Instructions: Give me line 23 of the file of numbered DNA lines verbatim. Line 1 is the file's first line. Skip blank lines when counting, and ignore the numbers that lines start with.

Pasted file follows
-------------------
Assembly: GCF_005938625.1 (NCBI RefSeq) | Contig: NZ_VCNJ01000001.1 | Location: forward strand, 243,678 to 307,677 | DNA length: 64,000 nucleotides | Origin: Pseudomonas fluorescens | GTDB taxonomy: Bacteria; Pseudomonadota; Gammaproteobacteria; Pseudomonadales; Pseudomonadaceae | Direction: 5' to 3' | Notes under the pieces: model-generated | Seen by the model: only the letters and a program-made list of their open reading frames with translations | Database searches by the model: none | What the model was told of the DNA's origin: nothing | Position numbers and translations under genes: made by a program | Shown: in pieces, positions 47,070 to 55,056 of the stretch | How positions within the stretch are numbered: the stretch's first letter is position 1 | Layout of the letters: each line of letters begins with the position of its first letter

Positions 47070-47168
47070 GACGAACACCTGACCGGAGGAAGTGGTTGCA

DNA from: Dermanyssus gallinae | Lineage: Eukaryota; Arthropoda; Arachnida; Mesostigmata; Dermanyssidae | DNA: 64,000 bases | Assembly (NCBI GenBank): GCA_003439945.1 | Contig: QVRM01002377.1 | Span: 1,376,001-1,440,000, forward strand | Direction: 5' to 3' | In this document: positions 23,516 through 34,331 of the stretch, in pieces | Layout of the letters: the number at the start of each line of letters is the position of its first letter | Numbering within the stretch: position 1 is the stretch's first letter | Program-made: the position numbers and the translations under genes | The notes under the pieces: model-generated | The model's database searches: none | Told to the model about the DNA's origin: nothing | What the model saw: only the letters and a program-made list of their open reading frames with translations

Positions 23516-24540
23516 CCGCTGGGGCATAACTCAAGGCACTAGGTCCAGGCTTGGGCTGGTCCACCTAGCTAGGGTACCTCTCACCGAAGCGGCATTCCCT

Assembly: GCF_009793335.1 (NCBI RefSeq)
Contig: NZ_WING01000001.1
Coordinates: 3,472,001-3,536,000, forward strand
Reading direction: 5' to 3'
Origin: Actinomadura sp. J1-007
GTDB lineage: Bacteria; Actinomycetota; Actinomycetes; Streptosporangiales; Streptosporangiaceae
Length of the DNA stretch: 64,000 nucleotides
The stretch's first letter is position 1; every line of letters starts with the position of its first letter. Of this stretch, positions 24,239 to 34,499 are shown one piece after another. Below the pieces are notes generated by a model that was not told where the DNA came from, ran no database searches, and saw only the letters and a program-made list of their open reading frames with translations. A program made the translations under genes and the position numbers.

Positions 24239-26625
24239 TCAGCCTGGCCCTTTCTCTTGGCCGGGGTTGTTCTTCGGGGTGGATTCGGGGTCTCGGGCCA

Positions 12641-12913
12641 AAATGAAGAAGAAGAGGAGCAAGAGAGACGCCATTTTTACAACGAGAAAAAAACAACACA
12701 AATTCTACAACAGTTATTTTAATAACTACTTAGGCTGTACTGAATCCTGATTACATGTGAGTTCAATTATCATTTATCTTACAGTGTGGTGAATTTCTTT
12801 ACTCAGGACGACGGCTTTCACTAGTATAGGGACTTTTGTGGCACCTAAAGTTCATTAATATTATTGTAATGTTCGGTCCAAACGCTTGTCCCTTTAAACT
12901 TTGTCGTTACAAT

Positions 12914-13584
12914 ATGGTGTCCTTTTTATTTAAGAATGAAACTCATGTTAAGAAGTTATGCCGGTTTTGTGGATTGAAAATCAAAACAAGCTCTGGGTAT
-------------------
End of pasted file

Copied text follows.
12914 ATGGTGTCCTTTTTATTTAAGAATGAAACTCATGTTAAGAAGTTATGCCGGTTTTGTGGATTGAAAATCAAAACAAGCTCTGGGTAT